AWARD-WINNING POSTER ABSTRACTS Categories: Student, Education, Research, Patient Care
Research Award Winner – First Place
A RANDOMIZED CONTROLLED TRIAL TO TEST THE EFFECTS OF THE SCI GET FIT TOOLKIT ON PHYSICAL ACTIVITY BEHAVIOR AND COGNITIONS IN ADULTS WITH SPINAL CORD INJURY: A PRELIMINARY ANALYSIS Kelly Arbour-Nicitopoulos 1,2, Shane Sweet3, Marie-Eve Lamontagne 4, Amy Latimer-Cheung 2,5 1
University of Toronto, 2SCI Action Canada, 3McGill University, 4CIRRIS-IRDPQ, 5Queen’s University
Background/Objective: SCI Action Canada has developed a SCI Get Fit Toolkit, an evidence-informed physical activity (PA) resource for Canadian adults with spinal cord injury (SCI). The purpose of this study was to evaluate the effects of the toolkit on self-efficacy, intentions, planning, and PA behavior in a sample of Canadian adults with SCI. Methods/Overview: Participants were randomized to one of the two conditions: experimental (n = 19) or control (n = 20). Participants with both conditions completed online social-cognitive (i.e. self-efficacy, intentions, and planning) and PA behavior questionnaires at four timepoints (i.e. baseline, 24 hours post-baseline, 1 week post-baseline, 1 month post-baseline). At 24 hours post, exposure to either the toolkit (experimental condition) or the SCI Physical Activity Guidelines (control condition) occurred. Preliminary analyses were conducted using the baseline to 1-week post-timepoint to determine the effects of the experimental manipulation on the measured outcomes: a 2 (condition) × 3 (time: baseline, 24-hour post, and 1-week post) analysis of variance for self-efficacy and intentions; a 2 (condition) × 2 (time: baseline, 1-week post) for planning; a one-way analysis of covariance on PA, controlling for between-condition differences on baseline values. Due to the small sample, effect sizes (i.e. partial η 2 (η)) were reported and emphasized. Three separate 2 (condition) × 2 (time (e.g. 24-hour post, 1-week post)), post hoc analyses were conducted where necessary. Results: Of the 39 participants recruited, 20 (M age = 48.50 years ± 9.26; 60% quadriplegia; 80% male; 60% French-speaking) completed all three assessment periods. Analyses indicated moderate- to large-sized effects for the time × condition interaction of planning (P = 0.09, η = 0.16) and self-efficacy (P = 0.15, η = 0.10), respectively. In comparison to the control condition, the experimental condition reported greater PA planning from baseline to 1-week post and greater PA self-efficacy from 24-hour post to 1-week post. After controlling for baseline levels, a medium- to large-sized effect of condition was found for PA behavior (P = 0.18, η = 0.13), indicating that PA behavior was greater at 1-week post for the experimental versus the control condition. No difference over time by condition was found for intentions. Conclusions: Our preliminary analyses suggest that the SCI Get Fit Toolkit appears to be more effective than the guidelines alone for increasing planning, self-efficacy, and PA behavior among a sample of adults with SCI. Acknowledgments: Granting Agency/Funding Source: Ontario Neurotrauma Foundation and the Provincial Rehabilitation Research Network Ontario/Quebec Inter-Provincial Partnership grant.
© The Academy of Spinal Cord Injury Professionals, Inc. 2014 DOI 10.1179/1079026814Z.000000000315
The Journal of Spinal Cord Medicine
Award Winner Research – Second Place
RECOVERY OF TRUNK MUSCLE STRENGTH IN TRAUMATIC AND NONTRAUMATIC SPINAL CORD INJURED INPATIENTS DURING REHABILITATION Sylvie M. Nadeau 1,2,3, Molly C. Verrier 4,5, Cyril Duclos 1,2,3, Dany Gagnon 1,2,3, Sharon Gabison 4,5, Audrey Roy 2 1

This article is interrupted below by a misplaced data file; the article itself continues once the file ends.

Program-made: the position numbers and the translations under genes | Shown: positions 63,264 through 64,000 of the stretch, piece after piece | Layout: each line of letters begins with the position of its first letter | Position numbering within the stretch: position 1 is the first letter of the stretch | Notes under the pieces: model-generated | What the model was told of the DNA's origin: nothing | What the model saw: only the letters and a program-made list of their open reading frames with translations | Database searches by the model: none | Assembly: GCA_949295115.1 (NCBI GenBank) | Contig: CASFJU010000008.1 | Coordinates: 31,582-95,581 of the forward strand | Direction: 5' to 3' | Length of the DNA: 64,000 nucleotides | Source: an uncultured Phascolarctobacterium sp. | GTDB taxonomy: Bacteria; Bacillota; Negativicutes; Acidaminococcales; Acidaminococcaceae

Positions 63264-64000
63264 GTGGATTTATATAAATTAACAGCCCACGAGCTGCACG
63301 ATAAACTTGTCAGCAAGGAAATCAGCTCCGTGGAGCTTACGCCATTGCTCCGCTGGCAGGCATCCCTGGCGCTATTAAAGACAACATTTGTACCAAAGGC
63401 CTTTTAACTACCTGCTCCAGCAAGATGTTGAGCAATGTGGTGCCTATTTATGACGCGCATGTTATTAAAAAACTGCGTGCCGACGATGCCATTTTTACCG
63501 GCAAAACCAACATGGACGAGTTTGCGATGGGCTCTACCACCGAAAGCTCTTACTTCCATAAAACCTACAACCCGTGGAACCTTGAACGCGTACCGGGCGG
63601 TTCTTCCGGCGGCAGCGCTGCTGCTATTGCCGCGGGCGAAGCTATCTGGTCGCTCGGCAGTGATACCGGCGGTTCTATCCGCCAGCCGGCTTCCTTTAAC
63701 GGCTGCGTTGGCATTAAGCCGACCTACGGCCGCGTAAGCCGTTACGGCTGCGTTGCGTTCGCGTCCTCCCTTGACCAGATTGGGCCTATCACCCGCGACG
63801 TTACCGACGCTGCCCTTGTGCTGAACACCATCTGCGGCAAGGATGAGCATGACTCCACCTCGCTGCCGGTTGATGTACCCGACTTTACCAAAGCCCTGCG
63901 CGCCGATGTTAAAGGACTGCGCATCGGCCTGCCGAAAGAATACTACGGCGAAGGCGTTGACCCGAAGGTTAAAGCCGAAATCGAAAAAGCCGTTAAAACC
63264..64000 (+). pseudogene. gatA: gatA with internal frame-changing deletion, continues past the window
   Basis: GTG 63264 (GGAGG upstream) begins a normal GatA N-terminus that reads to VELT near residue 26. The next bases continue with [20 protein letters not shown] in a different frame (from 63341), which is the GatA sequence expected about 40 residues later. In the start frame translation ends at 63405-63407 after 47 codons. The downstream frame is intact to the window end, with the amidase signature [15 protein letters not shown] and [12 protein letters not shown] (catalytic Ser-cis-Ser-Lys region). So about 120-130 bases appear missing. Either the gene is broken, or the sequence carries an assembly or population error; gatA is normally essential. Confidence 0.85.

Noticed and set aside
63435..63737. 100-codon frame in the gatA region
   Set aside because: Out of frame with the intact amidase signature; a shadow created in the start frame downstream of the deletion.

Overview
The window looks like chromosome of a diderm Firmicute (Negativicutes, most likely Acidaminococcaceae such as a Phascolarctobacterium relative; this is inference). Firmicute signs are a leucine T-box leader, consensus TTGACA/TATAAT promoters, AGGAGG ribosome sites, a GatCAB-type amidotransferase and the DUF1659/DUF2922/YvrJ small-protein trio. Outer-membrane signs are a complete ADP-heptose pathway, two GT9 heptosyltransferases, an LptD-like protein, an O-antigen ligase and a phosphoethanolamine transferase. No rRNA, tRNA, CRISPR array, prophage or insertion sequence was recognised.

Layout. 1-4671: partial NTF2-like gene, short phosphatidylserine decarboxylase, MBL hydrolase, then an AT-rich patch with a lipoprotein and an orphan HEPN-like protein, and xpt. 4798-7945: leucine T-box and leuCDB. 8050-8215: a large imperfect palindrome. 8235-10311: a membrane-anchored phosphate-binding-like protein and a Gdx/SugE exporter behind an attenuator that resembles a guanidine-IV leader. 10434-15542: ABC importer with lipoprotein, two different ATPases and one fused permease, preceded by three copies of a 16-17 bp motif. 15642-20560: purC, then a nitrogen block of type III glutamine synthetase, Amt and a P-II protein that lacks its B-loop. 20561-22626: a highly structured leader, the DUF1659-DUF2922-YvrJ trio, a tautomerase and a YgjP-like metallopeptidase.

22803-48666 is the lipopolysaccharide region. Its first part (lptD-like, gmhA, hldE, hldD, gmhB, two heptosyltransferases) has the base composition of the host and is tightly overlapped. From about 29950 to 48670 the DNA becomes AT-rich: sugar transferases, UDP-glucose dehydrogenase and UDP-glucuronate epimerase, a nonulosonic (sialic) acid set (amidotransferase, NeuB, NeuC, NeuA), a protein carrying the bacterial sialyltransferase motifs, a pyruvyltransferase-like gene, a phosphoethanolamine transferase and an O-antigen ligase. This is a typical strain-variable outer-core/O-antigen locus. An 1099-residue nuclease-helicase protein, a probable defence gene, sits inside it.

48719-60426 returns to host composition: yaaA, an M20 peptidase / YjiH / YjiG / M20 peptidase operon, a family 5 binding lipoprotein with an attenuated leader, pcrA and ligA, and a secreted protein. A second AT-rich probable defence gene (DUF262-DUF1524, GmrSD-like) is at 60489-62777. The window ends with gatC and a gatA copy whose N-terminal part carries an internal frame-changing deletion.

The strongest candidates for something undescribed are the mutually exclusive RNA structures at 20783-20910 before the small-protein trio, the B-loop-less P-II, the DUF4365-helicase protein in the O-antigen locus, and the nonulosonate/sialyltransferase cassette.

Centre de Recherche Interdisciplinaire en Réadaptation (CRIR), 2Institut de Réadaptation Gingras-Lindsay-deMontréal (IRGLM), 3Université de Montréal, 4University of Toronto, 5Toronto Rehabilitation Institute – UHN Background/Objective: Trunk function is important in individuals with spinal cord injury (SCI) whether they are walkers or manual wheelchair users. It is important to document the recovery of the trunk strength muscle in order to inform sensorimotor and mobility rehabilitation. The specific aim of this study was to quantify, for the first time, the natural course of recovery of trunk muscle strength in traumatic (TSCI) and non-traumatic SCI (NTSCI) during inpatient rehabilitation. Methods/Overview: Forty-two individuals (42 years old; SD: 16), including 25 TSCI and 17 NTSCI (American Spinal Injury Association (ASIA) Impairment Scale (AIS) from A to D) were evaluated at rehabilitation admission (T1) and discharge (T2). Maximal isometric muscle strength was measured in the sitting position, in right and left lateral flexion, anterior flexion, and extension of the trunk, using a hand-held dynamometer affixed to a rigid frame. Maximal strength values were normalized to body mass. Statistical analyses (analysis of variances and paired t-tests) were used to assess the effects of time (T1 vs. T2), direction (four), and type of lesion (TSCI vs. NTSCI) on the trunk strength outcome measures, while the level of association between the values for each direction were examined using Pearson’s correlation coefficients. Results: As a group, participants with SCI increased static trunk strength during inpatient rehabilitation in each direction tested except extension. However, differences existed between TSCI and NTSCI with the former showing greatest increases. Static trunk strength (r = 0.57–0.90) upon admission were inter-correlated. Thus, the individuals who are strong in one direction were strong in all directions. Static trunk strength values in extension were nearly double those of the other directions. As expected, for the individuals with a traumatic etiology, the strength results of individuals who walked (ASIA D) were greater than those of the wheelchair users and strength values correlated with the ASIA motor score. Conclusions: Further analysis of the data will determine whether the recovery of trunk muscle strength is a predictor of trunk function and postural control in individuals with SCI. Acknowledgments: Craig H. Neilsen Foundation.